The international community must not let the Burmese people down this time. They have endured brutal repression over the past 19 years and have shown their resolve and demonstrated that they want change, not only in their everyday lives, but also in the country's political, economic and social spheres as well. Students who were active in the pro-democracy movement two decades ago, many of whom were arrested and tortured, are rejoining the demonstrations with high hopes. Now Buddhist monks around the country are taking over the leadership of the anti-government protest.
These brave monks have told students and the public not to join in the demonstrations because they could be harmed in the event of a violent crackdown by the government. The monks are demonstrating and drawing bigger crowds everyday. The military junta knows full well that any use of force against the robed demonstrators would galvanize the entire nation and could result in its immediate downfall.
As events unfold inside Burma, the UN Security Council continues with its wait-and-see approach. UN Secretary-General Ban Ki-moon's envoy on Burma, Ibrahim Gambari, has pleaded for perseverance and patience from all sides in Burma. It is a bit too much to ask given the fact that the Burmese people have already suffered so much at the hands of the military junta. The situation on the ground is also changing fast and it could come to a head in the coming days or weeks and that would render the UN's current feeble efforts irrelevant. Members of the UN Security Council must unite and support the Burmese people's struggle for democracy.
Indonesia, which is chairing the Council at the moment, has a pivotal role to play. Indonesian President Bambang Yudhoyono has made the promotion of democracy a cornerstone of his administration's policy. This time he better deliver on Burma. Otherwise, he would be seen as a hypocrite. So far, Asean has been quiet on Burma as the grouping is trying to finalize the draft Asean charter.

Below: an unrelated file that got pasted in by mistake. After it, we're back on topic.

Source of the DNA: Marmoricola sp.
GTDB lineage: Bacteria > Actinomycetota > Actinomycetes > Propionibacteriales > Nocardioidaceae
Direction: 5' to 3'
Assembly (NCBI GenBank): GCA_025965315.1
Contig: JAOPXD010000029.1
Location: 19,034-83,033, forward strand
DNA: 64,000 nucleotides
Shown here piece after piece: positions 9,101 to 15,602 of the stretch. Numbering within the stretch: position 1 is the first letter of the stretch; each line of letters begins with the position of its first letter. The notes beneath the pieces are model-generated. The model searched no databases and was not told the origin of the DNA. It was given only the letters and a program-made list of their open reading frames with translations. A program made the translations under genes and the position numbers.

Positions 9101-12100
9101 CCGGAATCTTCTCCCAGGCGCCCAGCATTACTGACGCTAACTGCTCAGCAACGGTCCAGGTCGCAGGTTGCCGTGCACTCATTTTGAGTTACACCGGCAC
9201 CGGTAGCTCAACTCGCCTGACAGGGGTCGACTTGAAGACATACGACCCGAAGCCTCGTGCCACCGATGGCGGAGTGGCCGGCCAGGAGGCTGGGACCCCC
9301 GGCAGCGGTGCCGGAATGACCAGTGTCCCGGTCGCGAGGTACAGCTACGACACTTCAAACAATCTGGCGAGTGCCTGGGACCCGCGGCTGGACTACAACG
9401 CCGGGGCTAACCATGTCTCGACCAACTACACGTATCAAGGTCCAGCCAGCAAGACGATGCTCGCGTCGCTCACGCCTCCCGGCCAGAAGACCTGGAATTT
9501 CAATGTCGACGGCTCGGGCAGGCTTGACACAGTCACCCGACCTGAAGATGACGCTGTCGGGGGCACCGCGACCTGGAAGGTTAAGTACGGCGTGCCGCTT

It is puzzling that when Thailand faced a political crisis last year following a military coup, Asean leaders did not hesitate to comment on it. But when it comes to Burma, Asean leaders suddenly are at a loss for words. While the international community has expressed concern over Burma, the grouping's recalcitrance and reticence over Burma could belittle the Asean spirit and cheapen the charter it is trying to put together.
Apart from Asean, China and India must also put pressure on the Burmese military government to exercise restraint. China has already felt growing international pressure to do so. Chinese leaders in Beijing have made several comments urging Burma to accelerate liberalization and national reconciliation. More could be done by moving away from verbal support to a more tangible approach.
It is widely known that India's influence over the Burmese regime is minimal compared to that of China. Nonetheless, as the world's largest democracy, India should at least show some support for the rising democratic aspirations within Burma. Disappointingly, India has chosen to show indifference.
Engaging these two to bring about positive political change in Burma will not be easy. But ways must be found for them to make constructive contributions to the struggle for democracy in Burma.
The UNSC must act decisively to show its support for the Burmese people in their determination to free their country from oppression. It must do so before the Burmese military junta orders a crackdown that would lead to the loss of lives.
The UN must provide leadership for the international community to put pressure on the Burmese government, which must be told in no uncertain terms that the use of lethal force against peaceful demonstrators is unacceptable and can never be justified.
This editorial appeared in Thailand's English newspaper The Nation on September 25, 2007